I noticed something as the book wore on: Latin and French weren’t translated but German and old English were. I take this to mean Eco understood Latin and French, but not German and Old English. So his audience was limited to people who understood those languages. And who also possess a highly idiosyncratic subset of knowledge. You could probably fit everyone in the world who could read this book without a ton of references into a small room. I doubt it was actually read much at all when it came out.

But I knew, going in, that this would be the case, so it didn’t bother me. (It did take me longer to read because I’ve been trying to avoid looking at screens before bed, and I do most of my reading before bed.) If you wanted a bibliography of historical conspiracy material, this would serve.

What did start to bother me toward the end of the book was Eco’s godlessness. I had this problem with Rose because I didn’t feel like he actually understood sincere religious belief but (perhaps ironically) it bothered me more here, because all of his characters are of the same sort of areligious mold, and most of their thrashing about seems to be the result of this.

Eco was obviously aware of this. A quote beginning a late chapter says something about the loss of faith in God results in a search for meaning through conspiracy. That didn’t make it any less annoying to me, especially as regards to the main character’s search for meaning ending in a rather diminished and prosaic fashion, with no small overtones of nihilism.

It’s not bad, as a book. Eco could plot, he could write, he could write serviceable male characters. (His female characters strike me as implausible, except in how the male characters regard them.) He uses that most awful of authorial cheats, the hallucinogen, to create a sense of wonder that he can then back out of or use to create doubt in the reader’s mind about whether something supernatural is occurring. (This is the literary equivalent of pulling off the mask in “Scooby Doo”.)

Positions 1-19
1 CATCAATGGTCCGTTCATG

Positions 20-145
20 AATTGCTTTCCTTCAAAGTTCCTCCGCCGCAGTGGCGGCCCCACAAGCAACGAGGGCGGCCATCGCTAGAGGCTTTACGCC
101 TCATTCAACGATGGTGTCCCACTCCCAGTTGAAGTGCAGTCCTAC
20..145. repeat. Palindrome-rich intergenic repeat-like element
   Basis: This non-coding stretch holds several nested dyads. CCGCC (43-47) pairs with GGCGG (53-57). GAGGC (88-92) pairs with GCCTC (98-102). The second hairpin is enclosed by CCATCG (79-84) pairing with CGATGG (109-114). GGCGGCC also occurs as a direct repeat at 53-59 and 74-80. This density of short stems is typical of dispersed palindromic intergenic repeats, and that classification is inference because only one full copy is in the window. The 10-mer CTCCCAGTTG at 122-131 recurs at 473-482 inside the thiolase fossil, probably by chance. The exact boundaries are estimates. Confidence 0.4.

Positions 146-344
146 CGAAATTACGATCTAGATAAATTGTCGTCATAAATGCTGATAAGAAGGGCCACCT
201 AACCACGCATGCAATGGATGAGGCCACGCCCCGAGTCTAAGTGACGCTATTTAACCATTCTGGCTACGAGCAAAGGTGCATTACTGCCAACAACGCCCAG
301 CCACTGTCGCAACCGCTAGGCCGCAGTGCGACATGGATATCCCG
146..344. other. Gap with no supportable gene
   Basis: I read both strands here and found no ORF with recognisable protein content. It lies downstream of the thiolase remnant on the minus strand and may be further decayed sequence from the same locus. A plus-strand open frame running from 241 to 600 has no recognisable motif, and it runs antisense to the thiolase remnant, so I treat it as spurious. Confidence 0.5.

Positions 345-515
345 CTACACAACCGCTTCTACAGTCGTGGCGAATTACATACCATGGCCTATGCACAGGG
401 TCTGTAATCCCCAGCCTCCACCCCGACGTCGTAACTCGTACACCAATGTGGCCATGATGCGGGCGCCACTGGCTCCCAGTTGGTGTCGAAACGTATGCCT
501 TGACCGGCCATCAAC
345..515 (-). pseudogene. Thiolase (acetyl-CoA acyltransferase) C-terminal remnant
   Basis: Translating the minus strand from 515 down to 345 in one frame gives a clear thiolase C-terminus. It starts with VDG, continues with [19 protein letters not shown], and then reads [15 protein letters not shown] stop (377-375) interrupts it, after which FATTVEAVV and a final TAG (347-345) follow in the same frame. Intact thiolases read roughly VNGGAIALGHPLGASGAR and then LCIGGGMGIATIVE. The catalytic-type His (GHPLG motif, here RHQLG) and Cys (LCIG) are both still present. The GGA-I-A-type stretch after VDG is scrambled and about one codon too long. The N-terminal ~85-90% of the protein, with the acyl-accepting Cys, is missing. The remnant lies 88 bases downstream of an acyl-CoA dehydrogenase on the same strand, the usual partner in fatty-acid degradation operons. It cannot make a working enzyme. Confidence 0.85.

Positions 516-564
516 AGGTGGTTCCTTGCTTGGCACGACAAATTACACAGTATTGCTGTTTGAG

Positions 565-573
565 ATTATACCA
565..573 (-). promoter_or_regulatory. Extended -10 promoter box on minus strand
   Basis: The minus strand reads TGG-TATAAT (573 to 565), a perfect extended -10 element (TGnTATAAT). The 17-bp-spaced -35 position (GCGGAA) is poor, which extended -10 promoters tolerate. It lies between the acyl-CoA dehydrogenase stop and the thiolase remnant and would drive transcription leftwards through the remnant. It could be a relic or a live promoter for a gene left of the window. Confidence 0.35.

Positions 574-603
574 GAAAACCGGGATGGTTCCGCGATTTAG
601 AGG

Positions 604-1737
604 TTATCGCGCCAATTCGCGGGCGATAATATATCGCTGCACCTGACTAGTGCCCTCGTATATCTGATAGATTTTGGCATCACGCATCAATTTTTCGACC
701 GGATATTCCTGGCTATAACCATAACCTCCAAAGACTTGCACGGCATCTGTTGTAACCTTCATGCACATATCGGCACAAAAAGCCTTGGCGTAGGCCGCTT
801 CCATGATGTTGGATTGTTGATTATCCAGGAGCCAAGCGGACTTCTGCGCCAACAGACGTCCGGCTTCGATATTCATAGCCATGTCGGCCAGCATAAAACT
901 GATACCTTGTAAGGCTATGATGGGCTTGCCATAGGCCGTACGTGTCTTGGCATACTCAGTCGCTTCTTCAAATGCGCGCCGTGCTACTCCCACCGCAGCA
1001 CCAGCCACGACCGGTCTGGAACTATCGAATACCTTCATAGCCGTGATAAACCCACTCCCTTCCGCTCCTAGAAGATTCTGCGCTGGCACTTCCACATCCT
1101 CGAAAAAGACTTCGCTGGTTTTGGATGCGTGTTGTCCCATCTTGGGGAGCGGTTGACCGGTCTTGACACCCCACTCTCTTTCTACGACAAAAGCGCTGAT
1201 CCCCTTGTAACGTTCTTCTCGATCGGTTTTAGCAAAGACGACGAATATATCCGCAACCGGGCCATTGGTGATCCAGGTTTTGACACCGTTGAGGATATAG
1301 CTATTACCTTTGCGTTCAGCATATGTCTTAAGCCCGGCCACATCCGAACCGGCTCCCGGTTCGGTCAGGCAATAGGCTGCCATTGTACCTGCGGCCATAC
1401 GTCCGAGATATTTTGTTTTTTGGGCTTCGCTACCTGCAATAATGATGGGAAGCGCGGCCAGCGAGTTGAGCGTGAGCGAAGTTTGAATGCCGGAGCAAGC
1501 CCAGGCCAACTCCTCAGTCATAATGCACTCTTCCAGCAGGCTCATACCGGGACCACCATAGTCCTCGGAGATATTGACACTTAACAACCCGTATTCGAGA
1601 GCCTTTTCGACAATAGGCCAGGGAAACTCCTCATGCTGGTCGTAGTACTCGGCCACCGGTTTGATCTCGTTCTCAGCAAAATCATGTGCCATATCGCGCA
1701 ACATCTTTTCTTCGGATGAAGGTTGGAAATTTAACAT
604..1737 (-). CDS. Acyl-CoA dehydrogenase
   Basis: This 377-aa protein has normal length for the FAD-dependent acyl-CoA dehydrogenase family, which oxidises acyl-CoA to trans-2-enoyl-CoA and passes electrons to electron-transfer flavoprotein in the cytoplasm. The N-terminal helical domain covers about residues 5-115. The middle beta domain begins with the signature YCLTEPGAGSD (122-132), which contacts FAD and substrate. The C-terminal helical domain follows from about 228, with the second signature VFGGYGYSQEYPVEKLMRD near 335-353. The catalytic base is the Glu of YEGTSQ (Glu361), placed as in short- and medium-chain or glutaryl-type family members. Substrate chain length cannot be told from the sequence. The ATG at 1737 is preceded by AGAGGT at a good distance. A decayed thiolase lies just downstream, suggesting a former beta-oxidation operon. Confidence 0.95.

But ultimately, I wondered who Eco’s audience was, and I came to believe it was: himself, and people who had his exact same knowledge of esoterica, i.e., himself. And I can’t believe most people are going to find the work involved reading this to be sufficiently rewarded by the story itself. If you’re like me (and I know I am) and you like the research aspect, you’ll probably enjoy the overall effect.

But the difference between me and Eco is that I know there aren’t a lot of people like me. 😉

Growing Up with Manos: The Hands of Fate

by Jackey Neyman Jones, Laura Mazzuca Toops

As Joel Hodgson notes in his introduction to this book, Manos: The Hands of Fate was not the best riff MST3K ever did—not by a long shot. It has become the most notorious for a variety of unclear reasons, one of which is that it is bad in many of the right ways. Although, unlike, say Plan 9 From Outer Space, with its goofy throwback to ’30s-era horror, Manos is also bad in ways that make it a “hard watch”.

Jackey Neyman Jones has diligently researched the topic for her book, which is also based on many of her own personal recollections, as she played “Debbie”, the young daughter of the poor saps who are drawn into The Master’s web of…web of…well, whatever it was The Master was doing up there in San Antonio.

The paradox of the movie (and many like it) is that the very person who has the personality to cause a movie to suddenly spring up in the deserts of Texas is the very person who will aggressively work against the things that might make a decent film. (This is so frequently true in low-budget film-making as to be a cliche.) In this case, our culprit is Harold P. Warren, who wrote, directed, produced and starred in this film.

Some of the stories sounded familiar. If you’ve ever read the brilliant Nightmare of Ecstasy: The Life and Art of Edward D. Wood, you may recognize the bombastic tales of artistic excellence, overshared profits (that never were), and a charismatic ringleader a bit over-convinced of his own brilliance. And Warren was no Wood, that’s for sure. Warren seems to have had a fair bit of talent at his beck-and-call (which he exploited ruthlessly), and a fair bit of talent in making others’ talent look bad.